KMON calls the SYFN_GETLINE system service to read the next command, and the OS either gets the next line from the currently open command file or collects it from the terminal.

    When you type @filename at the prompt you are invoking a command procedure and the OS (not KMON) opens the file and begins returning the contents, a line at a time, to KMON. KMON does not itself open or process the command file. This is a subtlety which is not obvious. In practical terms it isn't an important distinction.

  • Executing programs
    To run a program, type its name or use the RUN command, both do the same thing. KMON, which processes the request to run the program, will call the syfn_execute system service to start the new program. The new program replaces KMON. Upon completion the OS reloads KMON.

  • Detached Jobs
    A job may or may not have one "controlling terminal" from which it can accept keystrokes or deliver character output. A job without a controlling terminal is called a "detached" job.

    Detached jobs are very important tools in TSX-32. TSX-32 starts life by running a detached job which performs many initialization functions. When a program has a controlling terminal it means that when KMON runs on behalf of that job it accepts commands from that terminal. Keystrokes are collected and the display is updated as typing occurs. When a job does not have a controlling terminal KMON must read its commands from a command procedure. Output may be written to a log file or it may be discarded.

    The KMON DETACH command is used to 'launch' detached jobs. When you launch a detached job you specify a command procedure to run. KMON uses the syfn_detach system service to tell the OS to create another copy of KMON and associate it with the specified command procedure. KMON reads and processes the commands from the command file. When it runs out of commands the detached job terminates.

    Another way to start a detached job is to specify a program to run, instead of a command file. In that case the OS launches the program, not KMON, and the detached job exists for as long as the program runs. This latter form is quite common in TSX-32.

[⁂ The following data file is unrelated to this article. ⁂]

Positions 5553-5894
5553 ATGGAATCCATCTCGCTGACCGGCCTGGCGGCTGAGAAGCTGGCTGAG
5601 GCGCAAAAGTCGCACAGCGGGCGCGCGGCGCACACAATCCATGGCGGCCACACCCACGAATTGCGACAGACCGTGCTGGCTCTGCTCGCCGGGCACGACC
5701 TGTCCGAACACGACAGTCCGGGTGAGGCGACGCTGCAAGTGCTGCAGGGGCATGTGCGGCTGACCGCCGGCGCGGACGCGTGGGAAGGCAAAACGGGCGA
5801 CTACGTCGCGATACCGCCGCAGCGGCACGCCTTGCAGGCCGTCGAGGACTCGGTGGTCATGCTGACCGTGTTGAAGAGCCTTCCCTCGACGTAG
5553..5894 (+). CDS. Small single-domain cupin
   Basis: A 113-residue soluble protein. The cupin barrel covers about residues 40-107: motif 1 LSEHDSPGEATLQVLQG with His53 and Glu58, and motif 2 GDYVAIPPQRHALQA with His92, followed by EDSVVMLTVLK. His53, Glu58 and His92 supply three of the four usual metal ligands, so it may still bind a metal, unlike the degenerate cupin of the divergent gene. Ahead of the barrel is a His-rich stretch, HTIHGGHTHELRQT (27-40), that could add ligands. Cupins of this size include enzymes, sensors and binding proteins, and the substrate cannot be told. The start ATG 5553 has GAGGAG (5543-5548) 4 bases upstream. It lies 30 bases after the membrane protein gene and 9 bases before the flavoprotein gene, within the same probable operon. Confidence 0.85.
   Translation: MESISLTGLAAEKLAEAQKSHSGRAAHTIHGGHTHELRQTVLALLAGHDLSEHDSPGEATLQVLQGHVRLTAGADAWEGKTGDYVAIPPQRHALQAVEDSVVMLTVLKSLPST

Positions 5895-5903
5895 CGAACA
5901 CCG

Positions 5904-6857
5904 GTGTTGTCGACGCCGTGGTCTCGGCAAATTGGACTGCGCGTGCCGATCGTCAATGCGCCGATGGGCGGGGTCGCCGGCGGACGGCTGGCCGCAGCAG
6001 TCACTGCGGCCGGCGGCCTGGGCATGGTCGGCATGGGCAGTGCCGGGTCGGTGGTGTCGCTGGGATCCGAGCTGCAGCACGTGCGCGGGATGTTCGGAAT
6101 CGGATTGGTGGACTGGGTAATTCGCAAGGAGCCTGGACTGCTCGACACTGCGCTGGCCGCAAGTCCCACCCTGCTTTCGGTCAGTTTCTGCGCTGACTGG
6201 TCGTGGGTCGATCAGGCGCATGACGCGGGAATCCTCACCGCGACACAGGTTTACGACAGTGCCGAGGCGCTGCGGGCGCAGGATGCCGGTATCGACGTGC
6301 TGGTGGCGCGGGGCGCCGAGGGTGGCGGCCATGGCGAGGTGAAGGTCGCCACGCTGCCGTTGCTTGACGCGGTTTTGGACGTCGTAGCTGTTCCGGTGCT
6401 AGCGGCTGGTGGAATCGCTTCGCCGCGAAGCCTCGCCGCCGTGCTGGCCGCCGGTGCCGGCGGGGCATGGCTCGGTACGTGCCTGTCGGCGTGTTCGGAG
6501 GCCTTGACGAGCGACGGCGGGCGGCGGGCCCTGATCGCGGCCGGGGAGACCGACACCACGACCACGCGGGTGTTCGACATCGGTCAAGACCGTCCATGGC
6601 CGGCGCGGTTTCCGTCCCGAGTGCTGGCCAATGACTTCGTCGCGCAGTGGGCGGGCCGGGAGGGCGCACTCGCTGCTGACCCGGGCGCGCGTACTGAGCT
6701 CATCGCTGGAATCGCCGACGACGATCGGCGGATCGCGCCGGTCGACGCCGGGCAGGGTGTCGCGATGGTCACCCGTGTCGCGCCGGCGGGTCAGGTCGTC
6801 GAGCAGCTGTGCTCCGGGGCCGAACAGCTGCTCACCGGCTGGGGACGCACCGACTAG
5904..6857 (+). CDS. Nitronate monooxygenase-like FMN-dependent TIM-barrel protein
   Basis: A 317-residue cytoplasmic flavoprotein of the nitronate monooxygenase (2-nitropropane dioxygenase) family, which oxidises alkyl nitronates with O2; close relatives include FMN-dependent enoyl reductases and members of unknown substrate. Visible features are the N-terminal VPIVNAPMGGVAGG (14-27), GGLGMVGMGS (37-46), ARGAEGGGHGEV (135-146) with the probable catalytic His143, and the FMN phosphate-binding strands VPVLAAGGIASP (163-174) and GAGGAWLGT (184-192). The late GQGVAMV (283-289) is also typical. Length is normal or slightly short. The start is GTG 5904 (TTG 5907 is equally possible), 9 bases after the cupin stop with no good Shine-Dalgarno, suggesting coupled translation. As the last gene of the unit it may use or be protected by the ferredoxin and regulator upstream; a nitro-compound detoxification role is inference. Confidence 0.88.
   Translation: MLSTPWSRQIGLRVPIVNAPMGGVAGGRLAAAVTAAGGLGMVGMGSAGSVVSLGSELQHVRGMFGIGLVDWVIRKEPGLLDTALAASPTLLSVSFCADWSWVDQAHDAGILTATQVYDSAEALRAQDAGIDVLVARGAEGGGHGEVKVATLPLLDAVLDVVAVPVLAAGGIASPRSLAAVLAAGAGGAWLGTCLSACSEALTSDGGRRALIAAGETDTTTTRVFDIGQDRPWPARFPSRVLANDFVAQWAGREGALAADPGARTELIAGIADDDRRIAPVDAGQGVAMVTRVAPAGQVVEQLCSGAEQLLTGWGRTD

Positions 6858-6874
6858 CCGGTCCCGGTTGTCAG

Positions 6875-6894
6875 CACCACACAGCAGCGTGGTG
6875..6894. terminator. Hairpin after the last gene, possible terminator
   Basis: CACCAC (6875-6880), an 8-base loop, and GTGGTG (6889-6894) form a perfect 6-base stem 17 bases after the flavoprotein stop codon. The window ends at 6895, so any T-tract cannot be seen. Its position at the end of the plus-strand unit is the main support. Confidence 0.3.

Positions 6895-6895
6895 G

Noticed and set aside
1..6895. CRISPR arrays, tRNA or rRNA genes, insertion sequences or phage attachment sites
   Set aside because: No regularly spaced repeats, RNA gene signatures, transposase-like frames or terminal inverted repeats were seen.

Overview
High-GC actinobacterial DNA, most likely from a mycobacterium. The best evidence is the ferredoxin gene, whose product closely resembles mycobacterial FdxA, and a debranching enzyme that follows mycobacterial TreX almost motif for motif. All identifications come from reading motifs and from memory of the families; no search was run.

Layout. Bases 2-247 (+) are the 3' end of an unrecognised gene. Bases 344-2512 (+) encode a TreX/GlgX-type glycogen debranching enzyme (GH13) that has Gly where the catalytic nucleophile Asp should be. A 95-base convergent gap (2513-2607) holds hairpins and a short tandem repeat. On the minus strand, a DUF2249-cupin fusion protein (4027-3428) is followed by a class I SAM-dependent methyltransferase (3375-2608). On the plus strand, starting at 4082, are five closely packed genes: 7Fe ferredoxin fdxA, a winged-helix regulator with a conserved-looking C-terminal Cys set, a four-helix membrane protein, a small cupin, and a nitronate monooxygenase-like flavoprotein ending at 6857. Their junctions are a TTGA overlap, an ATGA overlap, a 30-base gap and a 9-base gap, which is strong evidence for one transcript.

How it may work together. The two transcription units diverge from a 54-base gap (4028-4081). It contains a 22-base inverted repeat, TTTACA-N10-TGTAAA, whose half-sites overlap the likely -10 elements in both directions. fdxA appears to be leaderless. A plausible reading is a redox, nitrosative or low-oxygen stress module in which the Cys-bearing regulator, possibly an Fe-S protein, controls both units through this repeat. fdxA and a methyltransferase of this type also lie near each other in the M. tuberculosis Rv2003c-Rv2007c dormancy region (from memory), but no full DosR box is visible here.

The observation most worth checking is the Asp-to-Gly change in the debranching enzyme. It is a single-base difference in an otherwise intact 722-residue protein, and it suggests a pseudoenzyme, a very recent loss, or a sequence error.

System Generation and Booting TSX-32.

    As shipped, TSX-32 cannot execute until it is told about the disk and other devices on the system. This is done in the TSX32.GEN file, discussed earlier.

    The TSGEN program is used to modify the OS to specify the devices which are defined in the system. The TSGEN program reads the ASCII file TSX32.GEN, interprets it, and uses the contents to modify the kernel file, TSX32.SYS. To use this program is to "gen" (pronounced jen) the system.

    The kernel, TSX32.SYS, contains a data area which is actually modified by the TSGEN program. When the system boots it does not consult the TSX32.GEN file, it already has the device and tuning information it needs in a form it can quickly process.

    Under DOS, the program RUNTSX loads the file C:\TSX32.SYS into memory, goes into 32 bit mode and transfers control to it.

    The OS initializes built-in device handlers and starts the very first job, which executes the command procedure sy:startup.cmd as a detached job. Thus, system initialization is broken into two phases: a phase which occurs internally to the OS and a phase which uses the same tools (KMON, detached jobs, command procedures) as any user of the system would use. As much as possible TSX-32 is designed to do as little as necessary internally. The ideal goal is to use the tools available to any developer to initialize the OS and its components.

    Functionally, the startup command procedure does the following work:

    1. Runs a program called MAKELOAD which locates any loadable handlers and creates a command procedure called sy:tsxload.cmd with a series of HANLOAD statements.

    2. Executes the TSXLOAD command procedure, which loads any loadable handlers via the execution of the HANLOAD commands. The best example of what happens in this step is the loading of networking software by loading SY:LHTCPIP.REX.

    3. Execute the command procedure SY:LSTARTUP.CMD, which contains any "local" processing which the user wants to perform during system startup.

    After system initialization is complete the OS is ready to run user jobs.

    Terminal Initialization and User Logon

    Once the system has initialized users are ready to use the system. Devices have been initialized, the network (if in use) is initialized and ready, the terminals are ready for use, and any local first time initializations have been done.

    At this point TSX-32 is ready for work, and what happens here is purely dependent on how the system is to be used. For instance, a shop with office folks who run WP and custom software will proceed differently than folks who are automating a warehouse.